(19) Besides the essays on Gaudium et spes, James Walter reminds us of the importance now of Norbert Rigali's call to reconcile moral theology with spirituality ("The Relationship between Faith and Morality: The Debate over the Uniqueness of Christian Morality" ibid. 173-86). Rigali was also a recipient of a Festschrift entitled: Method and Catholic Moral Theology: The Ongoing Reconstruction, ed. Todd A. Salzman (Omaha: Creighton University, 1999).
(20) Joseph A. Selling, "Gaudium et Spes: A Manifesto for Contemporary Moral Theology," in Vatican II and Its Legacy 145-62.
(21) Georges De Schrijver, "Gaudium et Spes on the Church's Dialogue with Contemporary Society and Culture: A Seedbed for the Divergent Options Adopted at Medellin, Puebla, and Santo Domingo," ibid. 289-327.
(22) Mary Elsbernd, "The Reinterpretation of Gaudium et Spes in Veritatis Splendor" ibid. 187-205, at 188.; also published in Horizons 29 (2002) 225-39.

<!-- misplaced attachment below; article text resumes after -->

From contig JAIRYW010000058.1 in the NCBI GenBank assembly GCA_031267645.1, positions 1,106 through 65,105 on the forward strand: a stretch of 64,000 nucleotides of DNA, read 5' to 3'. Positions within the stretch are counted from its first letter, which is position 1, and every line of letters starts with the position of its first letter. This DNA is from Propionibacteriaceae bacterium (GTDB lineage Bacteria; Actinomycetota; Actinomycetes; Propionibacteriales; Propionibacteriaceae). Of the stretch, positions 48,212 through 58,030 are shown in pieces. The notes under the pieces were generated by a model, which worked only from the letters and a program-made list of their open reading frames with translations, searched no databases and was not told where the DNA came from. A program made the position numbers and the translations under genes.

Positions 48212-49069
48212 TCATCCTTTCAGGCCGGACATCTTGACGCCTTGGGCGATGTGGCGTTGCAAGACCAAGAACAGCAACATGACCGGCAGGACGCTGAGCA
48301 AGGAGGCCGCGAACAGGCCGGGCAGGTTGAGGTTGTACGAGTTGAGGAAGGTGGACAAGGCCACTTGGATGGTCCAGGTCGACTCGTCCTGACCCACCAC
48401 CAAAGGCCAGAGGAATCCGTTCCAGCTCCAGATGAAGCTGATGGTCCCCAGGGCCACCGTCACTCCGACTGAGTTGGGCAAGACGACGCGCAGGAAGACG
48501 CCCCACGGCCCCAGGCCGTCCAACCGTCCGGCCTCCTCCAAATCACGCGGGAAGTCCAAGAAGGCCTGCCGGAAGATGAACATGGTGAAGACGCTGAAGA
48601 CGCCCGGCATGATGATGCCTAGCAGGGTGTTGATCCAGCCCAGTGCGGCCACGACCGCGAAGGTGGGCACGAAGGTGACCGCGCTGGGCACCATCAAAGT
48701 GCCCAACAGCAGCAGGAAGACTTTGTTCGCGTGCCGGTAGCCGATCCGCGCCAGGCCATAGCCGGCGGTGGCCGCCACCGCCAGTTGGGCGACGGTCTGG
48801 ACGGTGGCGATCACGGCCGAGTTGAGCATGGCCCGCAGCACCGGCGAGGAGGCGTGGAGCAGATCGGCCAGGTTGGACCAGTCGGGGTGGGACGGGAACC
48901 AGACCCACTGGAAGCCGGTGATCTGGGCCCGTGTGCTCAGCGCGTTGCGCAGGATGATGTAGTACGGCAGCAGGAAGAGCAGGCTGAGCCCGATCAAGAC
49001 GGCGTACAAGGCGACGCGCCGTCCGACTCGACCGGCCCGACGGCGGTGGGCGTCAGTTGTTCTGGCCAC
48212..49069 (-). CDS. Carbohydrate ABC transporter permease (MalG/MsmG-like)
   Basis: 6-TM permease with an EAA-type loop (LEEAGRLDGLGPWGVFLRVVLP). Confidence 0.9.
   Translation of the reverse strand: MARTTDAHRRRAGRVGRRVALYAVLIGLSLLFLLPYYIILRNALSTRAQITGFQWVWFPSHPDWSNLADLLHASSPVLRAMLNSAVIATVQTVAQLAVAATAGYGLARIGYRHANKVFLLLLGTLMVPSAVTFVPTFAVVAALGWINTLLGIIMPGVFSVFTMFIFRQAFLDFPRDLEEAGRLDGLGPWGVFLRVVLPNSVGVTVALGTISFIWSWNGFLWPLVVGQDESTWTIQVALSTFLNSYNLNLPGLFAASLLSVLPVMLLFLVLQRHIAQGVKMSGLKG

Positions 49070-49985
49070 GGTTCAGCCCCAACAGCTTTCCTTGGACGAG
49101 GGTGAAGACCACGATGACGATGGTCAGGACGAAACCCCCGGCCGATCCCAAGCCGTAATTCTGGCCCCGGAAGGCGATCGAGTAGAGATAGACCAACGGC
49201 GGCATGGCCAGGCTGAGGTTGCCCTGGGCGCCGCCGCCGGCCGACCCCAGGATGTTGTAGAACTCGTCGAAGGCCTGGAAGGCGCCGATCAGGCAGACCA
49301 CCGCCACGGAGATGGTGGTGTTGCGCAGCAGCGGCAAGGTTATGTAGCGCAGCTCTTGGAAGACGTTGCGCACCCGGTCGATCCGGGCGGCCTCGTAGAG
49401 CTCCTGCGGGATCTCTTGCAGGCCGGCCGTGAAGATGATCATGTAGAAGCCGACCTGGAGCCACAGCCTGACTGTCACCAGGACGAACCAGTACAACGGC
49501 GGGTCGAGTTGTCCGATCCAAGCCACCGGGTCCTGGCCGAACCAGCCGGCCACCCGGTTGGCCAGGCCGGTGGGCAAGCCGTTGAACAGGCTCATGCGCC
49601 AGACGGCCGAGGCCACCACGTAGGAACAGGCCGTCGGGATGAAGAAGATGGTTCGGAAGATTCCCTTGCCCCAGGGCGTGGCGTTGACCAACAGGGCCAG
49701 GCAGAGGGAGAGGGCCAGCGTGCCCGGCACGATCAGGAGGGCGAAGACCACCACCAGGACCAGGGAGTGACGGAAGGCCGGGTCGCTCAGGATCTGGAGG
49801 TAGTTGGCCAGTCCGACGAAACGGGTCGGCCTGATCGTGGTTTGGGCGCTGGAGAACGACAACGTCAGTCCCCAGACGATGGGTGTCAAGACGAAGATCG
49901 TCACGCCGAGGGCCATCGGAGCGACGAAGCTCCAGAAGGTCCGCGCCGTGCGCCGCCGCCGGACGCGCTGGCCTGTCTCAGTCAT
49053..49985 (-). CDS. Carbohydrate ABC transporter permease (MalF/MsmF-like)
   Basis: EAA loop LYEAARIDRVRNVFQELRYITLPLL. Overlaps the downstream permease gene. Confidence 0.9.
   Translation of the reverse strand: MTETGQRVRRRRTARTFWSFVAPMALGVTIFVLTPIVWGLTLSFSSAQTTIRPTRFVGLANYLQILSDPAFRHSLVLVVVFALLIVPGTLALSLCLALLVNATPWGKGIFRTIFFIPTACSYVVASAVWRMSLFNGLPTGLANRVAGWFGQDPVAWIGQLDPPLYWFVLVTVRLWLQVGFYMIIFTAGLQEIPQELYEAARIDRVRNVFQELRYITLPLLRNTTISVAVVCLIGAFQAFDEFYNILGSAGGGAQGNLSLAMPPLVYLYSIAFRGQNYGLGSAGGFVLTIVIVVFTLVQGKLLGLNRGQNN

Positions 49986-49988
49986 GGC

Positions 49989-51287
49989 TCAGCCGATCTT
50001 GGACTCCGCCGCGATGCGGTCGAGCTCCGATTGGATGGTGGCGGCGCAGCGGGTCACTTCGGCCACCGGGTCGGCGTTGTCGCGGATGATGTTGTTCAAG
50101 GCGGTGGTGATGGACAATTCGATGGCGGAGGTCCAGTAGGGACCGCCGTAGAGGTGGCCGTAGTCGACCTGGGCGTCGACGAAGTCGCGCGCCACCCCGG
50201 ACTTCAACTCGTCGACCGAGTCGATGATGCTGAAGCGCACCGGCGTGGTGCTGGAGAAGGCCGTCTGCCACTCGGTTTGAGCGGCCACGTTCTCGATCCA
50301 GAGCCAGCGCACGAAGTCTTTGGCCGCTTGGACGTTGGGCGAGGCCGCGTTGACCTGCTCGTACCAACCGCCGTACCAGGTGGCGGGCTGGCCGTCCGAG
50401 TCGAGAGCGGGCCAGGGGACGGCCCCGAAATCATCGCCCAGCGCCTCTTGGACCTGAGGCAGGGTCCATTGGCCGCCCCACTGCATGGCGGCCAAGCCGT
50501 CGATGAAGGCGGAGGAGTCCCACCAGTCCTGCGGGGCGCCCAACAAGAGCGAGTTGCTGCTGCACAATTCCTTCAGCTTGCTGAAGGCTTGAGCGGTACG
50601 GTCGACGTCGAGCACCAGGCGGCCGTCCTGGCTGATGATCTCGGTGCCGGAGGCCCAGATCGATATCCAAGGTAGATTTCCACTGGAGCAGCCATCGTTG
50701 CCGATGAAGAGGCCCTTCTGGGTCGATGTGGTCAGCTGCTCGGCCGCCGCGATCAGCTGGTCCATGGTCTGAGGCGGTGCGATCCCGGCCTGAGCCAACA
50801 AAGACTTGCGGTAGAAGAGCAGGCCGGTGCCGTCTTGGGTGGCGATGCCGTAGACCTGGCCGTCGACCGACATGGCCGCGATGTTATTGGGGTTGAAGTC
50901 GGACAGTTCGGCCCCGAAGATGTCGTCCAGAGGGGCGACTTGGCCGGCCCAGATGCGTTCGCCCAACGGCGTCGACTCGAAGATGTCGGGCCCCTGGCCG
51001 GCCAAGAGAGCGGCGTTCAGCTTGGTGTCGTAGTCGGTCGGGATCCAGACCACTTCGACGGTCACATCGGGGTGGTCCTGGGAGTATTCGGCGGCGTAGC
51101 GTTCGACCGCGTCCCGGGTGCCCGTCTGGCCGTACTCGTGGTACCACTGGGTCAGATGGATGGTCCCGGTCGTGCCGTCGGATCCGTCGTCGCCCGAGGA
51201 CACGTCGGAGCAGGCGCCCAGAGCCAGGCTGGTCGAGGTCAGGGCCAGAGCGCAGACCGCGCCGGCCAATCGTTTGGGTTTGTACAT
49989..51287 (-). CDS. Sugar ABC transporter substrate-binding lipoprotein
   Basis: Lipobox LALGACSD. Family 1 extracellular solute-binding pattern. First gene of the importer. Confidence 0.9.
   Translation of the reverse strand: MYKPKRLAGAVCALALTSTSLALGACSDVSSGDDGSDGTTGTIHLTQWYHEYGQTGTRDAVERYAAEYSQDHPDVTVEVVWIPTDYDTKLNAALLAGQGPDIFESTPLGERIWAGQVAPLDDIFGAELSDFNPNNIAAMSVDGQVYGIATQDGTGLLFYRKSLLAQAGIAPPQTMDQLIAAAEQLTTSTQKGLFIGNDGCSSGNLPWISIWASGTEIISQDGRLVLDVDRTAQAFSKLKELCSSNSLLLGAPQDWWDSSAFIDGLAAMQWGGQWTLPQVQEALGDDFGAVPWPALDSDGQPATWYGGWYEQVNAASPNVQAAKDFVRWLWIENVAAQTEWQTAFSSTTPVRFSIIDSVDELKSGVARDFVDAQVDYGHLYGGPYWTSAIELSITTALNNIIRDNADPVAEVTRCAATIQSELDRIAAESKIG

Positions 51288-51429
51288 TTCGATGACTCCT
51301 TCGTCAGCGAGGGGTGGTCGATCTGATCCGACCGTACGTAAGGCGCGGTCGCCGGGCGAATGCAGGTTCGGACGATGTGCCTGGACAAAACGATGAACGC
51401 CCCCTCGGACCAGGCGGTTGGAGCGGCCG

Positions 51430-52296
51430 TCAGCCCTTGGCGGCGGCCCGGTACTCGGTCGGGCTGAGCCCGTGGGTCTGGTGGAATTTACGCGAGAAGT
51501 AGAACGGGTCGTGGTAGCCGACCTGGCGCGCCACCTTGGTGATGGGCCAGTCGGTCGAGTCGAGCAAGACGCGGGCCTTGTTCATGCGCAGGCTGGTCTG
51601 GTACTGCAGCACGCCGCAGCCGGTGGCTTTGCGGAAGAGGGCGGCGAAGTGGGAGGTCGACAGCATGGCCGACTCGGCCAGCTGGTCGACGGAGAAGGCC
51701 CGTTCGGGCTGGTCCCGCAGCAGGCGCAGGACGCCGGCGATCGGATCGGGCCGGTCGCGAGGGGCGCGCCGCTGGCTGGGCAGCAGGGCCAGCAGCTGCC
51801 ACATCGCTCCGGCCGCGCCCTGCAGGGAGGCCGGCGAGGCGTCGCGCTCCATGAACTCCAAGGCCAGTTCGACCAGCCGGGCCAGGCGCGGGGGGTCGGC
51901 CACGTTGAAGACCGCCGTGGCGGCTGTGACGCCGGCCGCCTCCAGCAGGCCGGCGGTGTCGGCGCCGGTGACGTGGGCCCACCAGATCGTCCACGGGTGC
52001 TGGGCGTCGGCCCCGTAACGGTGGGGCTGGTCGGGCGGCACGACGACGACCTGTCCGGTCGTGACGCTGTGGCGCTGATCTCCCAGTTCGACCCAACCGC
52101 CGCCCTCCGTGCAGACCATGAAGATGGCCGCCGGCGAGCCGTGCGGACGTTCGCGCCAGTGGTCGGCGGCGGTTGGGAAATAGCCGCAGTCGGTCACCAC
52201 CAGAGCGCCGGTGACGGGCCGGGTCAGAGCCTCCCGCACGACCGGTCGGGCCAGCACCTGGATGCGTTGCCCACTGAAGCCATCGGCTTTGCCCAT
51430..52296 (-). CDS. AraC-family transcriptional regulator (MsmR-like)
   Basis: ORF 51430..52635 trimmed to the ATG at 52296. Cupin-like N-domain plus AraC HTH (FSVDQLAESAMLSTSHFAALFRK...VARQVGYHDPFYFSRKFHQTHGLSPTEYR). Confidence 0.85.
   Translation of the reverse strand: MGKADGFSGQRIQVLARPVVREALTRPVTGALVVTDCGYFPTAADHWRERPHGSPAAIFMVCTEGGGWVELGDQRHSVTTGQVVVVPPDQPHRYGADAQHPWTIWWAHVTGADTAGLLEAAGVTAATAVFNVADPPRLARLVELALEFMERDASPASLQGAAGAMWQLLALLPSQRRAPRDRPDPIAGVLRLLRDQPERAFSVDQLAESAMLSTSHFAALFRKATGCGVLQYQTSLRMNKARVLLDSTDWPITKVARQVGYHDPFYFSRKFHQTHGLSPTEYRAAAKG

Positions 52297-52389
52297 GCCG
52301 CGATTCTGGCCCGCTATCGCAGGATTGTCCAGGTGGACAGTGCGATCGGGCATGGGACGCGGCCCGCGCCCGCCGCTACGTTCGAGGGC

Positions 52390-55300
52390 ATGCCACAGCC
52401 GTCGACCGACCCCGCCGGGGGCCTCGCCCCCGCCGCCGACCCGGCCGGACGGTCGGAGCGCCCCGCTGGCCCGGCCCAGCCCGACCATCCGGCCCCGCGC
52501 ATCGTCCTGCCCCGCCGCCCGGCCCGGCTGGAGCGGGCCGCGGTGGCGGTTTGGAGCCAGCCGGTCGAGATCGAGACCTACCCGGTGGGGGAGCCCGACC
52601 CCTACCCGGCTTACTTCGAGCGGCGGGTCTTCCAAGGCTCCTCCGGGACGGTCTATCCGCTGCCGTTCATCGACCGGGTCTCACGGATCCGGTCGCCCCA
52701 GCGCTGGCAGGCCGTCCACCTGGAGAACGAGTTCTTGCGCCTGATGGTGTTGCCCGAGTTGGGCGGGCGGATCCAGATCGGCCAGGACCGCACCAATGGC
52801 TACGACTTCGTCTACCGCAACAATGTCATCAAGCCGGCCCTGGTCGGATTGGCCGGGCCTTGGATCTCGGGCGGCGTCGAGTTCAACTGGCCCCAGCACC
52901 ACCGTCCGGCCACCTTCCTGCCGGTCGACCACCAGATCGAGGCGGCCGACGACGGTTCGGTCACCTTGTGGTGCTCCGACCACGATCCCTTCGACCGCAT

(23) Ibid. 201.
(24) John O'Malley has developed this term, "The Style of Vatican II," America 188 (February 24, 2003) 12-15.
(25) La etica cristiana hoy: horizontes de sentido, Homenaje a Marciano Vidal, ed. M. Rubio, V. Garcia, V. Gomez Mier (Madrid: Perpetuo Socorro, 2003) 44.
(26) Recently, Marciano Vidal, Nueva Moral Fundamental: El Hogar Teologico de la Etica, Biblioteca Manual Desclee (Bilbao: Desclee de Brouwer, 2000).
(27) Marciano Vidal, Moral de Actitudes (Madrid: Perpetuo Socorro, 1981).